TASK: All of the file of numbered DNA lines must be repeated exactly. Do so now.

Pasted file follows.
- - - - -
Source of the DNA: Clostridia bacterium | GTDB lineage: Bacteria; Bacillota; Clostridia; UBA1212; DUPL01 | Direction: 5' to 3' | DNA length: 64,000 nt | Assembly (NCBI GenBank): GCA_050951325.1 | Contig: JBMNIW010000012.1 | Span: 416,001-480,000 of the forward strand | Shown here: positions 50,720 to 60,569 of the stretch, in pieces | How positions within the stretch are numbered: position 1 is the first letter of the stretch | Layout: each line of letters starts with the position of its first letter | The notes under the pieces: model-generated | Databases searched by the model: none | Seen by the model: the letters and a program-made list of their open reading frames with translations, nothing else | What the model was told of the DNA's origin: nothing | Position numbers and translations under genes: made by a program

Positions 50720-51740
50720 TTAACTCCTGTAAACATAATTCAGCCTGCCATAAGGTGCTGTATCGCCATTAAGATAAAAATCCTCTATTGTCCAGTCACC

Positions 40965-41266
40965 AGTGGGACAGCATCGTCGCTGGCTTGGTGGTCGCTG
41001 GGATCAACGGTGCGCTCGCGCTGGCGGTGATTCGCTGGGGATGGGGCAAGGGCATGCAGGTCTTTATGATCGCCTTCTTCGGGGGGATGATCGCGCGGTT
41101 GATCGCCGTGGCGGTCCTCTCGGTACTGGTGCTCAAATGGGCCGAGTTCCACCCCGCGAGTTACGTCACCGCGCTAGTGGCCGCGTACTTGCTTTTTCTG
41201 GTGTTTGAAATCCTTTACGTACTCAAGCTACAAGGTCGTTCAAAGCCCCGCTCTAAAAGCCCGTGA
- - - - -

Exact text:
Source of the DNA: Clostridia bacterium | GTDB lineage: Bacteria; Bacillota; Clostridia; UBA1212; DUPL01 | Direction: 5' to 3' | DNA length: 64,000 nt | Assembly (NCBI GenBank): GCA_050951325.1 | Contig: JBMNIW010000012.1 | Span: 416,001-480,000 of the forward strand | Shown here: positions 50,720 to 60,569 of the stretch, in pieces | How positions within the stretch are numbered: position 1 is the first letter of the stretch | Layout: each line of letters starts with the position of its first letter | The notes under the pieces: model-generated | Databases searched by the model: none | Seen by the model: the letters and a program-made list of their open reading frames with translations, nothing else | What the model was told of the DNA's origin: nothing | Position numbers and translations under genes: made by a program

Positions 50720-51740
50720 TTAACTCCTGTAAACATAATTCAGCCTGCCATAAGGTGCTGTATCGCCATTAAGATAAAAATCCTCTATTGTCCAGTCACC

Positions 40965-41266
40965 AGTGGGACAGCATCGTCGCTGGCTTGGTGGTCGCTG
41001 GGATCAACGGTGCGCTCGCGCTGGCGGTGATTCGCTGGGGATGGGGCAAGGGCATGCAGGTCTTTATGATCGCCTTCTTCGGGGGGATGATCGCGCGGTT
41101 GATCGCCGTGGCGGTCCTCTCGGTACTGGTGCTCAAATGGGCCGAGTTCCACCCCGCGAGTTACGTCACCGCGCTAGTGGCCGCGTACTTGCTTTTTCTG
41201 GTGTTTGAAATCCTTTACGTACTCAAGCTACAAGGTCGTTCAAAGCCCCGCTCTAAAAGCCCGTGA